We can't wait for the first time
More so than usual, there's an infectious buzz about the Across the Line office, most of it starting life at the work station of producer Paul McClean.
Since being approached by the city council (specifically our good pal Adam Turkington from the Waterfront Hall/Trans), Paul has worked insanely hard on 'Do You Remember The First Time', a collaborative gig on March 9th to help re-open The Ulster Hall, but the gig has taken on a life of its own.
Something else has got involved.
It started out as your standard, ludicrous concept - a gig in that most wonderful of venues - with Northern Irish bands playing songs of their own and bands they'd seen at the Ulster Hall at some point in the past. A great, if overly ambitious idea for sure. McClean is only one man, after all, and it didn't help that every time the poor sap headed down to the Mace to grab his tobacco product of choice, he'd have to walk past the Ulster Hall and be reminded of just how massive, grand and vaguely intimidating it is inside.
We'd both recall The Strokes playing and the din from two thousand grateful punters drowning out the guitars of the best indie band of the last ten years. We're thinking about The Chemical Brothers and those beautiful visuals which almost overshadowed that enormous pipe organ.
I'm personally recalling the night I actually got to stand on the stage and perform myself, as the band I played keyboard and sang with supported The Thrills a few years back, what it felt like to look out across that sea of heads, feeling like there was an actual proper chance part of me might burst with joy.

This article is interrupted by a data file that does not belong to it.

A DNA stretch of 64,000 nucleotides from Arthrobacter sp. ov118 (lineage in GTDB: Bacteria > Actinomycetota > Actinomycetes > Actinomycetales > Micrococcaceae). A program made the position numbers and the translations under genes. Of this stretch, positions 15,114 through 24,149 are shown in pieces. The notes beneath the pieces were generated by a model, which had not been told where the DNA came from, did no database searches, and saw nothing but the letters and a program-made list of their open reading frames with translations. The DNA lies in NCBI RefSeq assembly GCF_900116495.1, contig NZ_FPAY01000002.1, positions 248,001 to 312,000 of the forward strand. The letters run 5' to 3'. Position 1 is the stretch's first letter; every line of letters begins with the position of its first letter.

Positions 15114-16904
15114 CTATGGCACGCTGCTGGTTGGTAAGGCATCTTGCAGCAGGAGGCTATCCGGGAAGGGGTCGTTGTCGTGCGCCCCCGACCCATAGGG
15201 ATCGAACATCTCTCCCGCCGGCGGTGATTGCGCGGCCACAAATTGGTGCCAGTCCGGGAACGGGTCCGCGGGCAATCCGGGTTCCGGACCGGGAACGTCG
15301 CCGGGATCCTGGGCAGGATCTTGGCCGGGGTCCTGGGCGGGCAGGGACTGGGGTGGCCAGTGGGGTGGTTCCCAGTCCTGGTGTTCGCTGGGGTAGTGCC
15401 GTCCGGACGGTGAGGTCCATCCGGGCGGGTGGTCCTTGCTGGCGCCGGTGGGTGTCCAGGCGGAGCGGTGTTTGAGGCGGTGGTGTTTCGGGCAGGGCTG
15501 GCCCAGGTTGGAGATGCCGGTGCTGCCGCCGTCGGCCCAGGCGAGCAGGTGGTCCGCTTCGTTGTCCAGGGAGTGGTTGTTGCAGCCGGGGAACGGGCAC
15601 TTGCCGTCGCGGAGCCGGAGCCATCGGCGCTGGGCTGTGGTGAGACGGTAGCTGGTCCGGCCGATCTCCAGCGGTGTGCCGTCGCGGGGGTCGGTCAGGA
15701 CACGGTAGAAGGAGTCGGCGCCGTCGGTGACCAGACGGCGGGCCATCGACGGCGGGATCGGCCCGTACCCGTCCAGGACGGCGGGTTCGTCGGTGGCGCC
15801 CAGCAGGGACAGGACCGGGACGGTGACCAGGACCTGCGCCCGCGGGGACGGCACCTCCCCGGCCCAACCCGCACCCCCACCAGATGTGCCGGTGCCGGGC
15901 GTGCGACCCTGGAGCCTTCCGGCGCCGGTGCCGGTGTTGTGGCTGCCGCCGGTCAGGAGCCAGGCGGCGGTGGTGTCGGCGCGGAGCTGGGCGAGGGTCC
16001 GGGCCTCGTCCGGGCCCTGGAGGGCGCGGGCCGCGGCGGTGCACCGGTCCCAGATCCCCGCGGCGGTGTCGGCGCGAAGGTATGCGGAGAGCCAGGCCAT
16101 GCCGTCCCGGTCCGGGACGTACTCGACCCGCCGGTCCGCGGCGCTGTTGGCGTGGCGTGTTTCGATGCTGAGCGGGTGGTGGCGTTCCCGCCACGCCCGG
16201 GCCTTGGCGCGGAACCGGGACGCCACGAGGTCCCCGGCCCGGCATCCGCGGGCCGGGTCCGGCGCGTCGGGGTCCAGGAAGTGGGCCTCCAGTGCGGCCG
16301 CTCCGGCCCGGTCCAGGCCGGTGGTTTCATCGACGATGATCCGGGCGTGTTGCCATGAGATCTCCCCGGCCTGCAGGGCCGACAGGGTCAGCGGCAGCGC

Story time with Stuart Bailie has often brought up memories of legendary Ulster Hall shows by the likes of The Clash, while older friends have often boasted about seeing Rage Against the Machine. Imagine that, like.
So we're nervous about even attempting to do a 'work thing' inside somewhere like this. It feels like organizing a kick about with your mates, but doing it in front of a full house at Camp Nou.
Having said that, things began to look up pretty quick.
"Neil Hannon is onboard", says Paul, the same way your housemate might inform you that he has some leftover chips in the pan, should you want them for supper. Keeping in mind that I genuinely believe Neil Hannon to be the greatest songwriter since John Lennon (and I don't care if that sounds ridiculous, I've actually thought about this long and hard, as one tends to do, and I can't think of anyone else who has a bigger collection of songs I absolutely adore), this was not the type of news you expect to hear casually thrown across the office.
"Peter's onboard and he's covering *****" (spoiler removed)
I'm thinking how massive Duke Special is, how he actually sold this venue out on his own. I'm sitting across the office, displaying the type of wide-eyed bemusement a child would if a cartoon character wondered out of the TV, onto your lap and handed you a sweet. Things are starting to snowball.